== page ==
changingminds.org

How we change what others think, feel, believe and do

 

Disciplines

 

Techniques

 

Principles

 

Explanations

 

Theories

 

 

Home

 

Blog!

 

Quotes

 

Guest articles

 

Analysis

 

Books

 

Help us

 

Links

 

 

Please help
and share:

 

Obligation principle

 

Principles > Obligation principle

Principle | How it works | So what?
 

Principle

People will do thing that they feel obliged to do, whether they want to do them or not.

How it works

When I feel obliged to help you, I sense a powerful internal tension that can only be relieved when I discharge that obligation.

Obligation is often so strong that the person to whom a person is obliged is able to make specific requests that the person who is obliged must fulfil.

In many ways, obligation is a deeper principle than friendship, reciprocity or exchange, as it is the force that underpins each of these other drivers.

Rights and duties

A fundamental belief that many people have is that some people have rights and that others have duties towards them. For example children have rights and parents have duties towards their children. Likewise citizens have rights which the government has a duty to uphold. Citizens also have duties as defined by governments.

Some people are more duty-bound than others, but when we feel a sense of duty we also feel a strong compulsion to perform and discharge that duty.

Families often have a strong sense of duty to one another (and children seem to believe they have quite significant rights). There is a saying 'blood is thicker than water' and familial obligation is indeed a significant force.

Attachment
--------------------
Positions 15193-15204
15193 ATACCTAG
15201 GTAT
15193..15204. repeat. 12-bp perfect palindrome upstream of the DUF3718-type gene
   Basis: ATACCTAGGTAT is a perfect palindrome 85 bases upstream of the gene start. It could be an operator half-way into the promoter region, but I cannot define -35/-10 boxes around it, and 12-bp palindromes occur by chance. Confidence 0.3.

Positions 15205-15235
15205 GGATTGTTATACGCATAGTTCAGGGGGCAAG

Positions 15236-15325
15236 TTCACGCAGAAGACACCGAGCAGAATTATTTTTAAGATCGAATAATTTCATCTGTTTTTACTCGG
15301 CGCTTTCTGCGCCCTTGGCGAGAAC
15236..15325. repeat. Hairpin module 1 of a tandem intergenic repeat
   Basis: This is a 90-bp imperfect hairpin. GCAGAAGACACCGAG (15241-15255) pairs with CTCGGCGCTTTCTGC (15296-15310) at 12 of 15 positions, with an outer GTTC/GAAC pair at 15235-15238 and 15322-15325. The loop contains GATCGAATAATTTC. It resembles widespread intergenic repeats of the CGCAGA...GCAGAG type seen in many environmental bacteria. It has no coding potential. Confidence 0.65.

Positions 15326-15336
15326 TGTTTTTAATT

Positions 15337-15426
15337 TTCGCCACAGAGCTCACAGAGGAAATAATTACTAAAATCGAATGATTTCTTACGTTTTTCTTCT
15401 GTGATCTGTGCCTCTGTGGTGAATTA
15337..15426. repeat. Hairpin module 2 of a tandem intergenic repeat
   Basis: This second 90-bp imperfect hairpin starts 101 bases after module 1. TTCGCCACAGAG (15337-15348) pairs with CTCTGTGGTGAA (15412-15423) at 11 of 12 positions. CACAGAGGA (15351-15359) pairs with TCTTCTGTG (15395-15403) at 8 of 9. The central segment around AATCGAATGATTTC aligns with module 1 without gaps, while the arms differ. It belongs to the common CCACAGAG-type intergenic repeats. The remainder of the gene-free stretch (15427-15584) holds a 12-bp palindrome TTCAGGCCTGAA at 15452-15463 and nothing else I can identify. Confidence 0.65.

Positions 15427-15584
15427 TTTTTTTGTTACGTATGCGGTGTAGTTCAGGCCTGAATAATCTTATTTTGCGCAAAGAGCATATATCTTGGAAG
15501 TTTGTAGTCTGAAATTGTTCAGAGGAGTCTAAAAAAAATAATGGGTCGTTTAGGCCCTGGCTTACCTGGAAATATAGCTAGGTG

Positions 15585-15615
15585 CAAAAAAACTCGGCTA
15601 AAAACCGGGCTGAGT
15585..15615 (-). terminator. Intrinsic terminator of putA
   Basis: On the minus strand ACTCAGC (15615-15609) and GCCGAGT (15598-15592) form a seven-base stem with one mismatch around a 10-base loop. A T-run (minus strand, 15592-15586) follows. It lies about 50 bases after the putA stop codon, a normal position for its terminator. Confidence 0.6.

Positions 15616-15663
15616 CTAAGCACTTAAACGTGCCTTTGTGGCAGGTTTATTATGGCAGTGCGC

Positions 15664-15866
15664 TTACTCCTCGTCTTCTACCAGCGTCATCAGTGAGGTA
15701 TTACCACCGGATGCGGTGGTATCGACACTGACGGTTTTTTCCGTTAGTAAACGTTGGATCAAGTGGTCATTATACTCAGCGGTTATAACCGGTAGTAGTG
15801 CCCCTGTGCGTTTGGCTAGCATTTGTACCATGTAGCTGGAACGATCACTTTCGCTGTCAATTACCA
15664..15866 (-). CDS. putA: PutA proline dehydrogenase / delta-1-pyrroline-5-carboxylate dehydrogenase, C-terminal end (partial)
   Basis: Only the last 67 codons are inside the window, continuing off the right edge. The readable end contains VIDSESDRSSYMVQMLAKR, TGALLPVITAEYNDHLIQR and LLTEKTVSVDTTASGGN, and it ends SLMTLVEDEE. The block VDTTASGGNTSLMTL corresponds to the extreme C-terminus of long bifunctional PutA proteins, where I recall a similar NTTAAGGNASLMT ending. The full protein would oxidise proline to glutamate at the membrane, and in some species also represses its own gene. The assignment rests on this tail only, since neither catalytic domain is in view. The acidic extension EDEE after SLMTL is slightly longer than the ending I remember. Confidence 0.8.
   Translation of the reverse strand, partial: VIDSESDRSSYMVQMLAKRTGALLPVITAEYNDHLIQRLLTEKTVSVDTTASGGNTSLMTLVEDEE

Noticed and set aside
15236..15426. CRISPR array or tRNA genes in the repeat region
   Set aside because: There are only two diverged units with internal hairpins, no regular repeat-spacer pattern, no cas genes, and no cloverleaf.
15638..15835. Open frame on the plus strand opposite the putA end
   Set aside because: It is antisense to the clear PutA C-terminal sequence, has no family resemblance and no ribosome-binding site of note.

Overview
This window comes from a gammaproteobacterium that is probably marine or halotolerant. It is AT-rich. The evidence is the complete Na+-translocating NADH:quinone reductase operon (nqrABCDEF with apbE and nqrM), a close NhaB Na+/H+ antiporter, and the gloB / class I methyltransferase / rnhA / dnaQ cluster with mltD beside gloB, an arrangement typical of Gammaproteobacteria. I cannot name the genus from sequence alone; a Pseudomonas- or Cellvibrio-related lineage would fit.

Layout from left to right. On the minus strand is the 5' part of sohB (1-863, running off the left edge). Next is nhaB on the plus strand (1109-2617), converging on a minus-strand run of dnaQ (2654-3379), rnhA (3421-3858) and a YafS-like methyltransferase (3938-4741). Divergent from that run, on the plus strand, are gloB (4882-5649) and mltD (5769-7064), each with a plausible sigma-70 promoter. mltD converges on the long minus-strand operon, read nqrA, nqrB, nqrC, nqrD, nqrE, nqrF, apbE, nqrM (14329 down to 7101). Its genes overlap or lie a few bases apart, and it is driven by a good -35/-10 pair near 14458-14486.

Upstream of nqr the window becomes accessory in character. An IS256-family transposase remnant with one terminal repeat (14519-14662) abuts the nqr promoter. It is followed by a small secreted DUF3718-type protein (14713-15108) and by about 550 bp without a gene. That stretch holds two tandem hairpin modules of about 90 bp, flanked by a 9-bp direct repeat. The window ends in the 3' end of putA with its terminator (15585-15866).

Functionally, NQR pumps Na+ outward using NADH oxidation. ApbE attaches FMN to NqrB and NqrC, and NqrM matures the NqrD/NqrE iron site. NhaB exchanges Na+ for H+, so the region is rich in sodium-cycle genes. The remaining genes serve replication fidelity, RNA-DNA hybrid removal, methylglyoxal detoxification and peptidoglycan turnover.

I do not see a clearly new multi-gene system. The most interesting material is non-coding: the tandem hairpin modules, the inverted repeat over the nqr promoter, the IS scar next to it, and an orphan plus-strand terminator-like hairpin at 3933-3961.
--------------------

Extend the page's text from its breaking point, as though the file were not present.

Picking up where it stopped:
Reciprocity

In the Reciprocity Norm, when one person does something for another person, that other person has a social debt to repay. The problem with reciprocity is that exactly what must be repaid is unclear and the obliged person can ask for far more than they gave. This is perhaps because they have proved themselves caring and trusting, which obliges the other person to act likewise.

Contract

Obligations are also set in place by contracts, whether they are legal or social. When I agree to do something then I am obliged to do so. Contracts are often set in place with a binding ritual whereby each person swears to fulfil their obligations and may sign a document to confirm this. Marriage, for example, comes with many obligations, from mutual support to fidelity.

So what?

Find out how duty-bound people are and what they believe are their duties, then reframe what you want doing as a duty to others (children often manipulate their parents in this way, as do spouses with one another).

You can also leverage the reciprocity norm by first doing something for the other person, then asking for what you seek from them.

At the very least, you can make a formal agreement.

See also

Exchange principle, Reciprocity Norm, Pregiving

Theories about conforming

 

More Kindle books:

And the big
paperback book


Add/share/save:


 

 


Save the rain


 

 


SalesProCentral

 

Contact Caveat About Students Webmasters Awards Guestbook Feedback Sitemap Changes

 

 

Quick links

Disciplines

* Argument

Brand management

* Change Management

Coaching
+
Communication

Counseling

Game Design

+ Human Resources

+ Job-finding

* Leadership

Marketing

Politics

+ Propaganda

+ Rhetoric

* Negotiation

* Psychoanalysis

* Sales

Sociology

+ Storytelling

+ Teaching

Warfare

Workplace design

 

Techniques

+ Assertiveness

* Body language

* Change techniques

* Closing techniques

+ Conversation

Confidence tricks

* Conversion

* Creative techniques

* General techniques

+ Happiness

+ Hypnotism

+ Interrogation

* Language

+ Listening

* Negotiation tactics

* Objection handling

+ Propaganda

* Problem-solving

* Public speaking

+ Questioning

Using repetition

* Resisting persuasion

+ Self-development

Sequential requests

Stress Management

* Tipping

Using humor

* Willpower

Principles

+ Principles

Explanations

* Behaviors

+ Beliefs

Brain stuff

Conditioning

+ Coping Mechanisms

+ Critical Theory

+ Culture

Decisions

* Emotions

Evolution

Gender

+ Games

Groups

+ Identity

+ Learning

Meaning

Memory

Motivation

+ Models

* Needs

+ Personality

+ Power

* Preferences

+ Research

Relationships

+ SIFT Model

+ Social Research

Stress

+ Trust

+ Values

Theories

* Alphabetic list

* Theory types

 


  Changing Minds 2002-2013

  Massive Content -- Maximum Speed

TOP